first_imgFrom the print edition“Femicide” is a term for the murder of women because of their gender. As of June, seven cases of femicide have been reported in Costa Rica. In 2011, 11 cases were reported. Experts say these numbers are likely widely underreported.To better understand the crime, some 40 members of women’s rights organizations and the press attended “Femicide in Numbers,” an event organized by the National Institute for Women (INAMU). “The reality of the issue is that femicide occurs because of problems in the home, the community and the culture,” said Maureen Clarke, president of INAMU.Currently Costa Rican sentencing laws call for up to 35 years in prison for the death of a woman at the hands of a spouse.The Inter-American Convention on the Prevention, Punishment and Eradication of Violence Against Women took place in Belém do Pará, Brazil, in 1994. Ibelís Fuentes, coordinator of an INAMU commission on femicide, said the country’s definition and punishment of femicide is not as far-reaching as called for by the Inter-American Convention. This convention extended the definition of femicide to physical, sexual and psychological violence against women.Franklin Gonzáles, the judicial system’s chief statistician, described the primary triggers of femicide to be jealousy, the ending of a relationship, other relationships or legal complaints.In Costa Rica, the majority of femicides are committed by clients of the sex trade against sex workers, followed by sexual assault and spousal abuse. Most homicides committed against women occur in San José. Facebook Comments No related posts.last_img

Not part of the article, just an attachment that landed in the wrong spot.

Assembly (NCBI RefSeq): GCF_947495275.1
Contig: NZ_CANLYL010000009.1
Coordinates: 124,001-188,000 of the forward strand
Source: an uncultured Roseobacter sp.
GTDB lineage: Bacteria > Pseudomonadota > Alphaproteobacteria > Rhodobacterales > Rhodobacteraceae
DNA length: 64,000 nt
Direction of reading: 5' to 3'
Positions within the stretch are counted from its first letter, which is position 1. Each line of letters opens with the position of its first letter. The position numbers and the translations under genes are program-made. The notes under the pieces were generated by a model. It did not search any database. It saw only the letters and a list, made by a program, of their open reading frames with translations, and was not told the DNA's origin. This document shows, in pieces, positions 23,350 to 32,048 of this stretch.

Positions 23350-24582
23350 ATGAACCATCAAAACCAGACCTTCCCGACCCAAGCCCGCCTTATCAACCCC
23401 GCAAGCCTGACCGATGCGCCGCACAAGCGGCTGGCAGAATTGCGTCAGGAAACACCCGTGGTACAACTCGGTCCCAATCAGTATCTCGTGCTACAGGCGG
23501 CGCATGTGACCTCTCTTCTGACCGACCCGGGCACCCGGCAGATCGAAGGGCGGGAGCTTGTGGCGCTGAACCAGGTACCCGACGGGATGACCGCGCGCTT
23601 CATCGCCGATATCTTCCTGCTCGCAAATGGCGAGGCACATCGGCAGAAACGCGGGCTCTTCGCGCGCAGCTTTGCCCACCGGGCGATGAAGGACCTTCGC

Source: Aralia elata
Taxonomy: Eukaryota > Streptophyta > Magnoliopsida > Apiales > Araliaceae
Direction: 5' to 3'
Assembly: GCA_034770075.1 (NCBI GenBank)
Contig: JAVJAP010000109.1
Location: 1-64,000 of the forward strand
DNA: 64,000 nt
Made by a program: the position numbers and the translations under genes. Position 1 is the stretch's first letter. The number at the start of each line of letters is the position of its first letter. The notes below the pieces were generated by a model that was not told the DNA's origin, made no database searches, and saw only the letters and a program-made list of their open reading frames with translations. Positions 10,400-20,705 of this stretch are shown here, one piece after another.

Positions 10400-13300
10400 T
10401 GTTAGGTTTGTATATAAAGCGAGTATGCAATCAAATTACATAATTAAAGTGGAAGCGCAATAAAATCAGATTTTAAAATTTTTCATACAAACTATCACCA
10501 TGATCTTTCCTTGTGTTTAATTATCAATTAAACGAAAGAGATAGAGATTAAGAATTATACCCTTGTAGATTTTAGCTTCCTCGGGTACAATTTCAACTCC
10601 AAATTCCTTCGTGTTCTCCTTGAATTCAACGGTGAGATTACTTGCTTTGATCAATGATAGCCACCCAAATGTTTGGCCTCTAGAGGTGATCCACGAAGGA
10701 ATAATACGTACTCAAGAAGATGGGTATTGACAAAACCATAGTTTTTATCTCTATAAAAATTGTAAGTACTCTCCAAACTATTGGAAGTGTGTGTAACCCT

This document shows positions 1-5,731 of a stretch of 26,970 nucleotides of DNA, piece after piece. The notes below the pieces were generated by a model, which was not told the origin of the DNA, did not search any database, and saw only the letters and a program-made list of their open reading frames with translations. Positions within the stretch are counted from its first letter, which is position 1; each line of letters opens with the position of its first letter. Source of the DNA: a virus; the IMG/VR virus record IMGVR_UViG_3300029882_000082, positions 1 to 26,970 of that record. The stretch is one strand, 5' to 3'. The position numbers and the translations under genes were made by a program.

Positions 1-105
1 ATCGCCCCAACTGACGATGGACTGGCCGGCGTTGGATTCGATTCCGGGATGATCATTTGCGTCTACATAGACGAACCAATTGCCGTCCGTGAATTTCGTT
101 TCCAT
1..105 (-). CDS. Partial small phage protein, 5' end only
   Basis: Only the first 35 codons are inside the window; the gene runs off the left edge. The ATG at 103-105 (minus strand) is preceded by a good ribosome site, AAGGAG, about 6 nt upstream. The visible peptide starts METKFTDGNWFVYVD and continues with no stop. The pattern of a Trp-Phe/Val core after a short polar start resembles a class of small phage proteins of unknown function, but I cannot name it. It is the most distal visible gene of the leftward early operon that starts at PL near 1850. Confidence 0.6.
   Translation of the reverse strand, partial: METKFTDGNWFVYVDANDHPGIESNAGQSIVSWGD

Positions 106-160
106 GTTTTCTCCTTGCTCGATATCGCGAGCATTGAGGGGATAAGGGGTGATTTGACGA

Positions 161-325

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first_imgOlympic shot put finalist O’Dayne Richards is optimistic about his 2017 prospects and is looking forward to competition with the likes of Olympic champion Ryan Crouser and World Champion Joe Kovacs. Speaking in Mandeville before he won the shot put event at the Manchester High School/Charlie Fuller Memorial, Richards says he is working to improve this year. He also hopes more fans will watch the shot as time goes by.He was at the Memorial to test his fitness a season after knee surgery and a slow recovery threatened his Olympic hopes. He is thankful to be headed in the right direction.”I think there is still a bit of room to catch up,” the MVP Track Club throwing ace said. “It’s very close to what it was the year before.”In that year, he cemented years of steady advances with the Pan-Am Games gold medal and bronze at the World Championships in Beijing, China. Both were achieved with the national record distance of 21.69 metres. Now he just wants to improve.”That has always been the target and I guess the target really hasn’t changed; to continue to improve,” Richards noted.With a nod to the size of giant rivals like the 6 foot 7 inch Crouser, the 5′ 11″ Jamaican cracked a little smile and said, “No I can’t get taller so everything that I have control over, speed, technique, mental strength, you know, everything, whatever it takes for me to try and improve, that is what I’m working on.”The American pair of Crouser and Kovacs and New Zealander Tom Walsh went beyond 22m in 2016 and the St George’s College and University of Technology graduate thinks others will soon do it as well.”I expected to be amongst four or five guys hitting 22m within the same year,” he shared calmly, while waiting for his event to start at the Memorial. “So far, we haven’t seen it yet and I still believe that one year we will see four or five guys hitting 22m within the same year.”Richards has clear ideas as to how to get more Jamaicans to take an interest in his event. He recommends the staging of street shot put meets in places like Half Way Tree and Crossroads.”Some people stay far away in the stadium,” he described. “So you don’t really know how heavy the shot put lands on the ground.””You don’t really see it coming at you at 13 metres per second,” Richards said with a statistic on the high speed at with his implement travels.”So when people come to get closer to the event, even get involved, maybe roll back a shot and see how heavy it is and I guess people will start to see and maybe enjoy it.”Richards won the shot put at the Memorial with a distance of 20.11m.last_img